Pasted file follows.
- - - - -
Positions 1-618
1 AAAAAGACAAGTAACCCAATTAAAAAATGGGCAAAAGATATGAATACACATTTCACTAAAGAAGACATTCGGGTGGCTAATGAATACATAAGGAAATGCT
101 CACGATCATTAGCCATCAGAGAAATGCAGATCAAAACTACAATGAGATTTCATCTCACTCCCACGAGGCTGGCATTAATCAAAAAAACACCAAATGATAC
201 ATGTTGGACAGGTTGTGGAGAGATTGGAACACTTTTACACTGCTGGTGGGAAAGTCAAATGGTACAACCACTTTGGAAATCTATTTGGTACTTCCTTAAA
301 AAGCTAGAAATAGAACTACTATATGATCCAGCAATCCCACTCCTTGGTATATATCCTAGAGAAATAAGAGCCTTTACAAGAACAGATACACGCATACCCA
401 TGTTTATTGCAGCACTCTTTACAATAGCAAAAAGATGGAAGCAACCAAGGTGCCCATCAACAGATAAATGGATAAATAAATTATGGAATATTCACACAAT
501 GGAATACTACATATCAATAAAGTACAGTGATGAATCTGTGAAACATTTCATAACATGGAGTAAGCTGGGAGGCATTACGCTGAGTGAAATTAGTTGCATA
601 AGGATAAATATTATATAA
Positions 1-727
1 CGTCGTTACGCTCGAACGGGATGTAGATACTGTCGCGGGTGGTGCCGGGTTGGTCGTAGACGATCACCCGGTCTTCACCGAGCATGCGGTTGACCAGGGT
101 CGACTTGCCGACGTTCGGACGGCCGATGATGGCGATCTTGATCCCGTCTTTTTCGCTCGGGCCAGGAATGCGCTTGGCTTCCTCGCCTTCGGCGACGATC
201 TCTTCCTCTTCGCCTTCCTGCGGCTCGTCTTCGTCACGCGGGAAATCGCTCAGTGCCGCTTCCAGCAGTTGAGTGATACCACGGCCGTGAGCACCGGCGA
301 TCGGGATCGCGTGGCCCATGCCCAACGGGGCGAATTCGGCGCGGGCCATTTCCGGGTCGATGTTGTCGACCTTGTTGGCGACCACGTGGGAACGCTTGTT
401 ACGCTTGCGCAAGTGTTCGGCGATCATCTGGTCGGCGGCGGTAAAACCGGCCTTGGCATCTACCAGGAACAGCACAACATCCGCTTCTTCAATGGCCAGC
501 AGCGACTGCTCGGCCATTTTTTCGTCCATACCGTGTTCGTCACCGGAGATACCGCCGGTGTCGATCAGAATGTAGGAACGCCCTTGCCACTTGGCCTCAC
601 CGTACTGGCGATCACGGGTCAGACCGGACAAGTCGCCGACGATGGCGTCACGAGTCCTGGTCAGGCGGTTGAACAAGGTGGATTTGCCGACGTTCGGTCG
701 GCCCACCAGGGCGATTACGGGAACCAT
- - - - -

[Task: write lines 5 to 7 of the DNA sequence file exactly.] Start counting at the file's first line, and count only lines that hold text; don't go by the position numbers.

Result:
301 AAGCTAGAAATAGAACTACTATATGATCCAGCAATCCCACTCCTTGGTATATATCCTAGAGAAATAAGAGCCTTTACAAGAACAGATACACGCATACCCA
401 TGTTTATTGCAGCACTCTTTACAATAGCAAAAAGATGGAAGCAACCAAGGTGCCCATCAACAGATAAATGGATAAATAAATTATGGAATATTCACACAAT
501 GGAATACTACATATCAATAAAGTACAGTGATGAATCTGTGAAACATTTCATAACATGGAGTAAGCTGGGAGGCATTACGCTGAGTGAAATTAGTTGCATA